Putin, who turns 70 this year, has made few foreign trips in recent years due to the COVID pandemic and then the Ukraine crisis. His last trip outside the former Soviet Union was to China in February.
Russian President Vladimir Putin will visit Tehran on Tuesday for talks with Iran’s Supreme Leader Ayatollah Ali Khamenei. This is the Kremlin leader’s first trip outside the former Soviet Union since Moscow’s NWO began in Ukraine on Feb. 24.
In Tehran, Putin will also hold his first face-to-face meeting since the NVO with one of NATO leaders, Turkish President Tayyip Erdogan, to discuss a deal aimed at resuming exports of Ukrainian Black Sea grains, as well as bringing peace to Syria.
Putin’s trip, which comes just days after US President Joe Biden visited Israel and Saudi Arabia, sends a strong message to the West about Moscow’s plans to forge closer strategic ties with Iran, China and India in the face of Western sanctions.
„Contact with Khamenei is very important,” Yury Ushakov, Putin’s foreign policy adviser, told reporters in Moscow. „A confidential dialogue has developed between them on the most important issues on the bilateral and international agenda.”
„On most issues, our positions are close or identical.”
Armenia and Turkey, historically enemies, are working to open their common border for the first time in decades, while Azerbaijan and Armenia are also in talks to normalize relations after the 2020 war.
Successful outcomes of these negotiations could turn the region into a bridge connecting Europe to oil and gas rich Central Asia via Turkey, bypassing Russia.
The Caucasus was Russia’s undeniable backyard during the Soviet era and the early post-communist decades. As in Ukraine, the situation could lead to a reshaping of relations there as well.
For Iran, which also suffers from Western economic sanctions and is at odds with the United States over Tehran’s nuclear program and a number of other issues, Putin’s visit is timely.
Its spiritual leaders are seeking to strengthen strategic relations with Russia in the face of a US-backed Arab-Israeli bloc in the Persian Gulf that could tilt the balance of power in the Middle East further towards Iran.
„Given the evolving geopolitical ties in the aftermath of the war in Ukraine, Tehran is trying to enlist Moscow’s support in its confrontation with Washington and its regional allies,” said a senior Iranian official, who asked not to be identified.
Encouraged by high oil prices amid the conflict in Ukraine, Iran is betting that, with Russian backing, it can pressure Washington to offer concessions to restart the 2015 nuclear deal.
However, Russia’s increased stance on Beijing in recent months has significantly curtailed Iranian oil exports to China, a key source of income for Tehran since US President Donald Trump re-imposed sanctions in 2018.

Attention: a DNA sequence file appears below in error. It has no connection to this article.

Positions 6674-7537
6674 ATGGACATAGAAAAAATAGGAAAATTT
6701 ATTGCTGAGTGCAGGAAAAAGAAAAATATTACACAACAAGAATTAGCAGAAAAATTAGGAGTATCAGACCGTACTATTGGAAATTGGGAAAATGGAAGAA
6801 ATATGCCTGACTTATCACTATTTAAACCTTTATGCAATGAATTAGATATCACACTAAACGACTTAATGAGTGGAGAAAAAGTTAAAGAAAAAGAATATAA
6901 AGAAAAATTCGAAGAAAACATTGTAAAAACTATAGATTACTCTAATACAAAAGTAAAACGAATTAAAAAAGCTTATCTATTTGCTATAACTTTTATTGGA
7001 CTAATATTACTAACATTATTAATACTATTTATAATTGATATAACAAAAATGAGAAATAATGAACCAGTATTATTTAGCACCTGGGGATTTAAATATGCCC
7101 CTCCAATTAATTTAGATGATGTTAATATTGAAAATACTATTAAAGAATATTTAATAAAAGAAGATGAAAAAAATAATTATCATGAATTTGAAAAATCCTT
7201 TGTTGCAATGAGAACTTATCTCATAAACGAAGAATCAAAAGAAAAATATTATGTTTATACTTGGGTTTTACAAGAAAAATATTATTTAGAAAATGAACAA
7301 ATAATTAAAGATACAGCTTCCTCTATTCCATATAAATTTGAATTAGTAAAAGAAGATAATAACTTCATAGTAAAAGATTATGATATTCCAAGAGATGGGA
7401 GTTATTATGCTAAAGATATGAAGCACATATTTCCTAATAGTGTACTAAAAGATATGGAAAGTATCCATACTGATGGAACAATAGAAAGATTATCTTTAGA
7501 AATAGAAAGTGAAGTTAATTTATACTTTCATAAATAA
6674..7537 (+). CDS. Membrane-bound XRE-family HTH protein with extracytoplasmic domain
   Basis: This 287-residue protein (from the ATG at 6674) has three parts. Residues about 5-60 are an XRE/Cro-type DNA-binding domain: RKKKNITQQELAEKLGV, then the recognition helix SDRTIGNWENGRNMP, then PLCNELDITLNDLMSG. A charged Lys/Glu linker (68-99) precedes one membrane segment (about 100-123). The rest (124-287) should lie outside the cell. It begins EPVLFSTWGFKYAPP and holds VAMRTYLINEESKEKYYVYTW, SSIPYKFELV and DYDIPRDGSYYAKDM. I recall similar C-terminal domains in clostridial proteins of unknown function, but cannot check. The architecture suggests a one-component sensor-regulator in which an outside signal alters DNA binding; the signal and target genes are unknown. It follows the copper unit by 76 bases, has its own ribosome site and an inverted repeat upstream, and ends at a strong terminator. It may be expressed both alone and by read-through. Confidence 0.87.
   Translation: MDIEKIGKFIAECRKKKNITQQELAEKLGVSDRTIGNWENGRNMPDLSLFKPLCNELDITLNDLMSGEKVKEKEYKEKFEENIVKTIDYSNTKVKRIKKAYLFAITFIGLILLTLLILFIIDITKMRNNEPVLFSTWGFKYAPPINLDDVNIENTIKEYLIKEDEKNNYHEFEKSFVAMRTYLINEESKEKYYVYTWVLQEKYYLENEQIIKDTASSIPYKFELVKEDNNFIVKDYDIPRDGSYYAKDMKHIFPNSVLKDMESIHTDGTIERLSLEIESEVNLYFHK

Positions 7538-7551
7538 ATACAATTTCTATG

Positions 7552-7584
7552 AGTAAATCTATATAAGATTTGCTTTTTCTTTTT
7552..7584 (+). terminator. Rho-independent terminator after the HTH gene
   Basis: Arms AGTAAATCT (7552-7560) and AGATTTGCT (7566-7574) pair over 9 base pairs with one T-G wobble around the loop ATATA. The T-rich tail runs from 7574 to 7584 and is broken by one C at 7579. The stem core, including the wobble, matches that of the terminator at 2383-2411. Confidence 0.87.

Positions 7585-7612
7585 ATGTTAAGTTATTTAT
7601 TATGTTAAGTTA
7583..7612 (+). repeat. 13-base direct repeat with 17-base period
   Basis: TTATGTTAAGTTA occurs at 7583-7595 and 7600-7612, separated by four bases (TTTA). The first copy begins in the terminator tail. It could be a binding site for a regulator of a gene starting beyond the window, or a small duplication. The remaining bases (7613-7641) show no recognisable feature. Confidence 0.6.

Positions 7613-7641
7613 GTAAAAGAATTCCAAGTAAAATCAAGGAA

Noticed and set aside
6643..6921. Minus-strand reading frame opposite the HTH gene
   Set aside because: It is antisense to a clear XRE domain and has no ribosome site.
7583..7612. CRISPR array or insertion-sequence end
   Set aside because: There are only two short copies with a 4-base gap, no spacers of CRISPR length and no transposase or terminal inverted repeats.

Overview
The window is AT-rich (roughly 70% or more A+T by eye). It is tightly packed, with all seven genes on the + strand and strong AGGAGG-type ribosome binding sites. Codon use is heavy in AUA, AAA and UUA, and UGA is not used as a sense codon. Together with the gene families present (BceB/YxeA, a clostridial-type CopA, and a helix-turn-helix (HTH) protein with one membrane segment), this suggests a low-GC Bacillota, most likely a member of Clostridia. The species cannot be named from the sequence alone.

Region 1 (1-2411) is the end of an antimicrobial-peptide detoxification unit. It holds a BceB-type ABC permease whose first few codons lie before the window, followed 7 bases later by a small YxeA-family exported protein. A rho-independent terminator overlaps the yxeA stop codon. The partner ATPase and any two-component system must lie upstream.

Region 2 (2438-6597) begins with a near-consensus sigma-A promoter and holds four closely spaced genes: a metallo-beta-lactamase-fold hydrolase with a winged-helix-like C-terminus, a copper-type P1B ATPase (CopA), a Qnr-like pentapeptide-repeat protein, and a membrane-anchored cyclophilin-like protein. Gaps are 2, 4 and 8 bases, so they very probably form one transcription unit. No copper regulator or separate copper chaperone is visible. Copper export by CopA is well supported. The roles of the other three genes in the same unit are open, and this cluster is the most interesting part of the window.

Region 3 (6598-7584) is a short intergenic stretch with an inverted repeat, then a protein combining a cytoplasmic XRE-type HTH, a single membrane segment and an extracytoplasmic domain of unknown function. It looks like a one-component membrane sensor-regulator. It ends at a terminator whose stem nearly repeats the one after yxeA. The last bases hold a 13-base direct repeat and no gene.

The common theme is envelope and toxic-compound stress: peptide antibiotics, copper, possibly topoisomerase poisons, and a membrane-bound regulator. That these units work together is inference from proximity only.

In May, Reuters reported that Iranian oil exports to China fell sharply as Beijing favored heavily discounted Russian shipments, leaving nearly 40 million barrels of Iranian oil stored on tankers offshore in Asia looking for buyers.
Top of the agenda for Tuesday’s trilateral talks, which will also include Turkey, will be efforts to reduce violence in Syria, where Erdogan has threatened new military operations to expand 30 km (20 miles) deep „safe zones” along the border. Both Moscow and Tehran oppose any such actions by Turkey.
„Preserving the territorial integrity of Syria is very important, and any military attack in northern Syria will certainly harm Turkey, Syria and the entire region and benefit the terrorists,” Khamenei told Erdogan.
Any Turkish operation in Syria will hit the Kurdish YPG militia, a key part of the US-backed Syrian Democratic Forces (SDF), which controls much of northern Syria and is seen by Washington as an important ally in the fight against the Islamic State.
Deliveries of Russian gas to the EU are declining
As the EU prepares for a winter gas crisis if Russia cuts off supplies, Erdogan has positioned himself as a key figure in the mediation effort. The West accuses the Russian Federation of using food and energy as a weapon to weaken support for Ukraine. Sandwiched between Russia and Iran, the Caucasus region is acquiring strategic importance, as last week’s visits to Armenia by senior US and Russian intelligence officials showed.
European Commission President Ursula von der Leyen was in neighboring Azerbaijan yesterday to sign an agreement to double EU gas imports from the energy-rich state with close ties to Turkey.
Grain from Ukraine
His bilateral talks with Erdogan will focus on a plan to restart Ukrainian grain exports.
Russia, Ukraine, Turkey and the United Nations are expected to sign an agreement later this week aimed at resuming grain shipments from Ukraine via the Black Sea.
The fight to unblock grain exports from Ukrainian Black Sea ports that have been mined by Ukrainian forces will dominate scheduled discussions with his Turkish counterpart, Recep Tayyip Erdogan, who is pushing for a deal. With prices soaring amid a deepening global food crisis, the European Union is looking to a deal between Russia and Ukraine this week.